The Fayette Tribune, Oak Hill, W.Va.

Local News

March 24, 2013

The Southern Poverty Law Center and violent bullying

Guest Column

Bullying is not a new phenomenon; it's as old as man. But bullying has reached a point of near epidemic proportions, with one in four children experiencing bullying and up to 35 percent of the U.S. workforce reporting being bullied at work. Bullying is wrong, and should have no defenders.

Bullying knows no boundaries. It’s not just boys on the playground or people at work; it can even be organizations on the national stage as was revealed in a federal courtroom on Feb. 6.

What was unveiled in the court chambers was the reality that some of the nation’s biggest bullies hide behind the facade of being against bullying!

Consider the following:

In July 2011, the Southern Poverty Law Center (SPLC) sued the Anoka-Hennepin School District in Minnesota, in apparent coordination with the U.S. Departments of Justice and Education, for discrimination based on sexual orientation related to bullying.

The Anoka-Hennepin School District is located northwest of Minneapolis, Minn. Since the early 1990s, Anoka-Hennepin had witnessed an ongoing debate over the nature of its sex education curriculum. Concerned parents founded the Parents Action League (PAL), located within the school district in Champlin, in 2010 to participate in the process of the development of bullying policies.

The SPLC said the school district’s anti-bullying policy that was neutral toward homosexuality, declaring it was neither a moral right or moral wrong, was “discriminatory” and sued the district. PAL, which opposed the SPLC’s imposition of their pro-homosexual bullying policy, was then placed on the SPLC’s national hate group list along with the Klan.

Who is the real bully?

Lest one might think this was an isolated case of bullying, in January 2013, a federal magistrate judge in Colorado called out the Southern Poverty Law Center for their tactics.

In this case Eugene Delgaudio, the president of the Public Advocate of the United States, a non-profit advocacy organization, had opposed political candidates in Colorado, who supported the redefinition of marriage, and used a photograph of two homosexual men to illustrate his opposition to the candidates. The SPLC teamed up with the two homosexual men to file suit against Delgaudio’s organization and in their public filings posted Delgaudio’s home address for the sole purpose of intimidation.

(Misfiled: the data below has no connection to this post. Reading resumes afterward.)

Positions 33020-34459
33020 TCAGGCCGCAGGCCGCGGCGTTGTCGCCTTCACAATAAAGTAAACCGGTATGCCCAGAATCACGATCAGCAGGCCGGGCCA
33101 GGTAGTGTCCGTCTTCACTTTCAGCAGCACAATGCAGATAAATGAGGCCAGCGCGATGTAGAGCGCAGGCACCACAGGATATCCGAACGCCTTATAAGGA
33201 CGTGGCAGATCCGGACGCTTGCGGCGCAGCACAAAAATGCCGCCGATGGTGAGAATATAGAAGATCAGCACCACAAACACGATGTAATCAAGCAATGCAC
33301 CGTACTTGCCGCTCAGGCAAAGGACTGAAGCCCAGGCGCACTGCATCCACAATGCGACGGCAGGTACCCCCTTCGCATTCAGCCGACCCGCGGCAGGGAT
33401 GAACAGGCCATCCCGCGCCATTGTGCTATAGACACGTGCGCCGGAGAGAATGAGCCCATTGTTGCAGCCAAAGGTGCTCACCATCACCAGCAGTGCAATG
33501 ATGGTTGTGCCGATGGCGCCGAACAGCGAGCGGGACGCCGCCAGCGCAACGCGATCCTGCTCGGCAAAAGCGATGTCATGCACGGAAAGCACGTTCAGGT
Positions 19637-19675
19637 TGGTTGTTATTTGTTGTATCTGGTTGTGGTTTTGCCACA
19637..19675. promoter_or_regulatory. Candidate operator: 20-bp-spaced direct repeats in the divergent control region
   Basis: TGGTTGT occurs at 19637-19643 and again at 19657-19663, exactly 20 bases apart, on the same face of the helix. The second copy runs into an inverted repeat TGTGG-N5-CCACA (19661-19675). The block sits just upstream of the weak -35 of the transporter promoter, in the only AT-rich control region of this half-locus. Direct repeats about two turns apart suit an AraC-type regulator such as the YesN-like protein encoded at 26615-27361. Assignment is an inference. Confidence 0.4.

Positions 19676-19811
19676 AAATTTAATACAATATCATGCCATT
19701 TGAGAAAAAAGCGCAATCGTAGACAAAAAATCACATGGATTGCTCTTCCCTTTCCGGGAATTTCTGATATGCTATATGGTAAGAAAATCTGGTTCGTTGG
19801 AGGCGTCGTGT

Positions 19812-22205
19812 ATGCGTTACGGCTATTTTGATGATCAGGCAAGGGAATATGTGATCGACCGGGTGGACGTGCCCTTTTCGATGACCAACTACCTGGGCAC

In the recent investigation of Floyd Corkins, the armed gunman who attacked the FRC headquarters, seriously wounding our colleague Leo Johnson, it was reported that Corkins was seen casing the headquarters of Delgaudio’s group in northern Virginia. This information was apparently a factor in the order handed down by Judge Kathleen M. Tafoya.

Judge Tafoya ordered the SPLC to remove Delgaudio’s private address because it might subject Delgaudio to “politically motivated harassment, or even violence.”

The threat of violence was clearly not speculative. Judge Tafoya’s order came six months after the Aug. 15 attack on FRC. How did Corkins choose FRC and his other targets?

According to statements of the federal prosecutor the evidence revealed the source of Corkins’ hit list was, in fact, the SPLC’s “hate map,” that listed FRC’s address.

At FRC, we hate no one.

We actively affirm God’s love for everyone. We also affirm what we believe to be sound theological and sociological reasons for upholding sexual morality and preserving marriage as the institution between one man and one woman.

Is this hate? Most reasonable people would say no. Evidently the Southern Poverty Law Center disagrees, and under the guise of “anti-bullying,” the SPLC is willingly fomenting hostility and violence that is jeopardizing the lives of the people with whom they disagree, just to advance their cause.

It is time the public sees the SPLC for what they really are - bullies intent on intimidating and silencing those who oppose their anti-parent, anti-Christian policies.

(Perkins is president of the Family Research Council in Washington, D.C.)

 

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